Automatic cloud extraction from satellite imagery is a vital process for many applications in optical remote sensing since clouds can locally obscure the surface features and alter the reflectance. Clouds can be easily distinguished by the human eyes in satellite imagery via remarkable regional characteristics, but finding a way to automatically detect various kinds of clouds by computer programs to speed up the processing efficiency remains a challenge. This paper introduces a new cloud detection method based on probabilistic latent semantic analysis (PLSA) and object-based machine learning. The method begins by segmenting satellite images into superpixels by Simple Linear Iterative Clustering (SLIC) algorithm while also extracting the spectral, texture, frequency and line segment features. Then, the implicit information in each superpixel is extracted from the feature histogram through the PLSA model by which the descriptor of each superpixel can be computed to form a feature vector for classification. Thereafter, the cloud mask is extracted by optimal thresholding and applying the Support Vector Machine (SVM) algorithm at the superpixel level. The GrabCut algorithm is then applied to extract more accurate cloud regions at the pixel level by assuming the cloud mask as the prior knowledge. When compared to different cloud detection methods in the literature, the overall accuracy of the proposed cloud detection method was up to 90 percent for ZY-3 and GF-1 images, which is about a 6.8 percent improvement over the traditional spectral-based methods. The experimental results show that the proposed method can automatically and accurately detect clouds using the multispectral information of the available four bands. Full article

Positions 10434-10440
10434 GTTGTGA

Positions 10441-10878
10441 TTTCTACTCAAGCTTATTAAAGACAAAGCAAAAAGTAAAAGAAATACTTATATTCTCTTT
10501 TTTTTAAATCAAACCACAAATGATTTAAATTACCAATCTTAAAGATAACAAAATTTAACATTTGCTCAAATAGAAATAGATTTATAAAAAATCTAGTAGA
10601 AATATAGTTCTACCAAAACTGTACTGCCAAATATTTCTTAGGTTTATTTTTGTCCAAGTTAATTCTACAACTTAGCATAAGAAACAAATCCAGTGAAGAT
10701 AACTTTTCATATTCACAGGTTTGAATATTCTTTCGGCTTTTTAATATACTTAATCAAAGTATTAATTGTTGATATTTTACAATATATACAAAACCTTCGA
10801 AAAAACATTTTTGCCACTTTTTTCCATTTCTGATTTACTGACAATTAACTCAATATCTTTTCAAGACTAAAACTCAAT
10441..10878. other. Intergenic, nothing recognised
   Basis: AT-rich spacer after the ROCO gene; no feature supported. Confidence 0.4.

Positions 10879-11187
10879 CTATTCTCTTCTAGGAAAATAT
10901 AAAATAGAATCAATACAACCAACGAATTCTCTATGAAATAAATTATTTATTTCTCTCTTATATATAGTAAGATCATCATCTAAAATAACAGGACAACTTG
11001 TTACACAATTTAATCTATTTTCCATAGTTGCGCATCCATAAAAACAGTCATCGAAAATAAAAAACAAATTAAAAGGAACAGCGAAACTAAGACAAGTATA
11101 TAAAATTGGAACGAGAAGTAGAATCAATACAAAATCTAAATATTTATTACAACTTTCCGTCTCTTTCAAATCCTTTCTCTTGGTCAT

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Open AccessArticle
Spatial Distribution of Diffuse Attenuation of Photosynthetic Active Radiation and Its Main Regulating Factors in Inland Waters of Northeast China
Remote Sens. 2016, 8(11), 964; https://doi.org/10.3390/rs8110964
Received: 15 August 2016 / Revised: 9 November 2016 / Accepted: 16 November 2016 / Published: 21 November 2016
Cited by 9 | Viewed by 1939 | PDF Full-text (3877 KB) | HTML Full-text | XML Full-text | Supplementary Files
Abstract
Light availability in lakes or reservoirs is affected by optically active components (OACs) in the water. Light plays a key role in the distribution of phytoplankton and hydrophytes, thus, is a good indicator of the trophic state of an aquatic system. Diffuse attenuation [...] Read more.